Britney Spears gave almost as much money in 2005 to the phony baloney Kabbalah Centre in Hollywood as Leonardo DiCaprio contributed in total to charitable causes.
Indeed, Spears — who just settled her expensive divorce from Kevin Federline — forked over $30,000 to Spirituality for Kids, a division of the Kabbalah Centre, the same group that Madonna also lavishes with tax-free cash gifts. This is according to the most recent federal tax filing of the Britney Spears Foundation.
In total, Britney gave away $590,000 in 2005, including $350,000 to relief programs related to Hurricane Katrina. Spears donated $175,000 alone to Habitat for Humanity.
On the other hand — and just by comparison for a celebrity of her generation and income — actor Leonardo DiCaprio only gave away $48,025 in 2005 to a handful of groups from his own registered tax-exempt foundation.
DiCaprio commands between $12 million and $15 million per film, at least, and famously made $10 million from "Titanic" in 1997.
Spears, on other hand, hasn’t worked in a long time and is certainly cash-depleted, thanks to the Federline situation.
Spears is also the target of the worst publicity in the world. But thanks to Nina Biggar, who runs the Britney Spears Foundation from her home in Cambridge, Mass., the pop star can count her charitable giving as a bright spot in her sketchy world.
The foundation also donated $25,000 to Spears’ summer camp; $50,000 each to Gilda’s Club and City of Hope; and $6,000 to the American Cancer Society.
Of course, foundation chief Biggar also kicked $50,000 to the private Inly School of Scituate, Mass. Maybe Spears is planning to send her kids there one day.
Spears’ 2005 giving was way up from the previous year — just $20,000 in 2005. But there’s also no annual pattern. She donated $110,820 in 2003. Last year was the first record of her ponying up any dough for Kabbalah, a group that thrives on receiving donations from celebrities.
As for DiCaprio, he recently announced that his foundation would be involved in launching a documentary about the environment. But records show that his giving has been quite limited in that area.
While he often acts as a spokesman for environmental causes, he hasn’t been that generous with his hard-earned money. And more than half of the money he gave away originated not from him, but from a $27,300 donation made to his foundation by Godiva.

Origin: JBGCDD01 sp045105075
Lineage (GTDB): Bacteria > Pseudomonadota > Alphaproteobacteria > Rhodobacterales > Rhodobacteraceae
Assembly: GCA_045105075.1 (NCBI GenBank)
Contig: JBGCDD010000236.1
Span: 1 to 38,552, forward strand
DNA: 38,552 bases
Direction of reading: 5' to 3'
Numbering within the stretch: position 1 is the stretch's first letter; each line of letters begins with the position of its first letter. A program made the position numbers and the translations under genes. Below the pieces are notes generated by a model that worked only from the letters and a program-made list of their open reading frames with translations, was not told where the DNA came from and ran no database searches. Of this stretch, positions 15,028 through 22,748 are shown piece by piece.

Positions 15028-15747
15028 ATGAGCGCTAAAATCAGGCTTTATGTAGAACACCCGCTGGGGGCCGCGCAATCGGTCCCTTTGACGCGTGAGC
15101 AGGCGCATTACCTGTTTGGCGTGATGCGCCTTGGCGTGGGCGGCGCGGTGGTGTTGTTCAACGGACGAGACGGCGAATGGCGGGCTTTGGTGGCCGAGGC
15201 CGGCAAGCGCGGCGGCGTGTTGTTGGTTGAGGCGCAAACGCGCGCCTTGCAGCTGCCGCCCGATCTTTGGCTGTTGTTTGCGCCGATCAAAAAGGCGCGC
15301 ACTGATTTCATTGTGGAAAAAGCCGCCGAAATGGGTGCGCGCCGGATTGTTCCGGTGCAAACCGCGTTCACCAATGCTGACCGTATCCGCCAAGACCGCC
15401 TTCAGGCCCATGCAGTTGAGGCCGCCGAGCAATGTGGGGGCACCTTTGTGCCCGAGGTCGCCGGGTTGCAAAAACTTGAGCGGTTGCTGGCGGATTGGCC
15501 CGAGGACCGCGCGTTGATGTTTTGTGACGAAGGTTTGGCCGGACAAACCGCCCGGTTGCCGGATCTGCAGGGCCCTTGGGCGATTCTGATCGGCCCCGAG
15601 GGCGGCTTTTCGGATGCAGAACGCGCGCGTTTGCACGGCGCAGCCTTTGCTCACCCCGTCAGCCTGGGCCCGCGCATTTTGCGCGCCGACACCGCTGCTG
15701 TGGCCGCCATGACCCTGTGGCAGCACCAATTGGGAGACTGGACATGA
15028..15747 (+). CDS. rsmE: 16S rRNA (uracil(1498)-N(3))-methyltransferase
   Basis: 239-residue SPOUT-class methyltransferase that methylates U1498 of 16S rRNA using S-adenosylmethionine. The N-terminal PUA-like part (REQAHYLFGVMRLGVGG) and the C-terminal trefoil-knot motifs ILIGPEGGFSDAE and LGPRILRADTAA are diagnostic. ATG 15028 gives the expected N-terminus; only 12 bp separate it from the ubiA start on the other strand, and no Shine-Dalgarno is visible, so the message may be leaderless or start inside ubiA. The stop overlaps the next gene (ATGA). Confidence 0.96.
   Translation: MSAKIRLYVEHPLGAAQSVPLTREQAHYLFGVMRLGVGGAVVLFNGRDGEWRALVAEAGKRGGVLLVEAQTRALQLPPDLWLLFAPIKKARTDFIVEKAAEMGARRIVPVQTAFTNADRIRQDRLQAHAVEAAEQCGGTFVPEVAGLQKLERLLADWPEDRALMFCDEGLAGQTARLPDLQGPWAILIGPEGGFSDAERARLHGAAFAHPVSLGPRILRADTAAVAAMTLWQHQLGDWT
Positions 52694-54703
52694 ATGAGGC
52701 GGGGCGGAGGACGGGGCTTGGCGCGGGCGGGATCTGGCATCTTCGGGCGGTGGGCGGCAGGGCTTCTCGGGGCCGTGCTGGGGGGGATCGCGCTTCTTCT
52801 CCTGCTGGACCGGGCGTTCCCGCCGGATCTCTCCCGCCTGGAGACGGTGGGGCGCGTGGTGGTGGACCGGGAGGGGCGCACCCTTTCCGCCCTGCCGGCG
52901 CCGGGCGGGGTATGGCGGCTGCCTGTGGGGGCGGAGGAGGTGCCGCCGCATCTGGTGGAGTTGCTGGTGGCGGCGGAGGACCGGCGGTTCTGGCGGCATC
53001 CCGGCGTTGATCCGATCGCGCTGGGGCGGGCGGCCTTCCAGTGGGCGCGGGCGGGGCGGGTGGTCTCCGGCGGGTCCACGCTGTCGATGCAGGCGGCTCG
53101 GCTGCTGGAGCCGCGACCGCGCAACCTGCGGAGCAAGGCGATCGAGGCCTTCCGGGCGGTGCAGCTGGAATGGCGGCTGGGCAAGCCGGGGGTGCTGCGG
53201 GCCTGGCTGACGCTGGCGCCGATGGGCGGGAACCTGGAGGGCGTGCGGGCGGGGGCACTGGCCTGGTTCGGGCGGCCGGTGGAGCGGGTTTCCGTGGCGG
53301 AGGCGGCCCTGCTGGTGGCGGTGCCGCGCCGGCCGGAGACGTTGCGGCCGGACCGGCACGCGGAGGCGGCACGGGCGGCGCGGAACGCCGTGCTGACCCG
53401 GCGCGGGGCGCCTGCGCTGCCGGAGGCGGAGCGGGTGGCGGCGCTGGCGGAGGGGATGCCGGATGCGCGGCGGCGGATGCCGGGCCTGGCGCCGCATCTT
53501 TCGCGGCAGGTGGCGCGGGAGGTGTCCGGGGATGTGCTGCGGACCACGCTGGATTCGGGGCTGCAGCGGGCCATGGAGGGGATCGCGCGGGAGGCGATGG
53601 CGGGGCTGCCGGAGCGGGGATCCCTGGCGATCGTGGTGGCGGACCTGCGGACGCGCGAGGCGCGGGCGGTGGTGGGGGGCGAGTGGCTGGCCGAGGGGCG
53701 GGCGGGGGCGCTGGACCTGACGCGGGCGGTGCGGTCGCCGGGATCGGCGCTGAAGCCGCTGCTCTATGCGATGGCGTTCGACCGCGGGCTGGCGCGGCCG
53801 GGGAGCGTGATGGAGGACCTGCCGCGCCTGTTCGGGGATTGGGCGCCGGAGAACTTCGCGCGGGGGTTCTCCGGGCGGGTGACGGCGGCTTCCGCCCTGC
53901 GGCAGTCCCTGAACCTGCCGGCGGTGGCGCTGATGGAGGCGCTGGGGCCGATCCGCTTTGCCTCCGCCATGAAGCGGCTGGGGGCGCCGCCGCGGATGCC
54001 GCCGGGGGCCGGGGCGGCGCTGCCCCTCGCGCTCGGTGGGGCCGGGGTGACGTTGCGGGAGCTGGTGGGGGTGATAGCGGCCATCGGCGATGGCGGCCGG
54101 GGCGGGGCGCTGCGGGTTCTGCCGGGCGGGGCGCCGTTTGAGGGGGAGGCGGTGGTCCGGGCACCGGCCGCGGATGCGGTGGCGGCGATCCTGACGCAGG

DiCaprio’s largest recipients included the Library Foundation ($10,000); a charity for the U’wa people indigenous to Colombia and Amazon Watch ($17,000) and Robert Kennedy Jr.’s National Resources Defense Council ($3,000).
We know from reading the supermarket tabs that Candy Spelling is reconciling with daughter Tori after one the worst public family feuds in history.
But how and why? Is it because Tori needs money from her father’s estate? Or is it because Candy wants to be close to her newborn grandson?
One thing’s for certain. Marc Nathanson, the “family friend” whom Tori accused Candy of spending too much time with while Aaron Spelling lay dying, is history.
Nathanson’s name is conveniently missing from the Us Weekly cover story about Tori and her new baby. It was just a few months ago that Nathanson was cited as the reason Tori hated her mother so much.
But now I’m told that Candy is selling the house and a piece of property she owned next door to Nathanson — this is apart from the zillion-square-foot mansion she and Spelling built.
“She’s gotten rid of him,” observes a source.
Nathanson might not have been the perfect next husband for wealthy widow Candy.
In 1993, when he was a California Coastal Commissioner, Nathanson pleaded guilty to tax evasion and racketeering. He was sentenced to four years and nine months in prison and fined $200,000.
His crime was the solicitation of about a million dollars in bribes from celebrities including Sylvester Stallone, Barry Diller, Sandy Gallin, Jeffrey Katzenberg and director Blake Edwards.
Julian Lennon, who had to fight stepmom Yoko Ono for his portion of his dead father’s estate, cashed out last week.
Lennon, who had hits in the early 1990s but abandoned the music business, must have needed the money. He sold off his rights to the songs John Lennon wrote with Paul McCartney for the Beatles.
The buyer was Primary Wave Music, owned by Larry Mestel, a respected former music label exec.
More and more, it seems, former execs from the music biz are buying up song catalogs and becoming publishers. It’s where the money is. …
Mike Wallace was back on “60 Minutes” last night for a piece about Don Imus. Wallace, who turns 89 on May 9, reported on Imus, mixing an old interview with new insights.
He looked and sounded great. …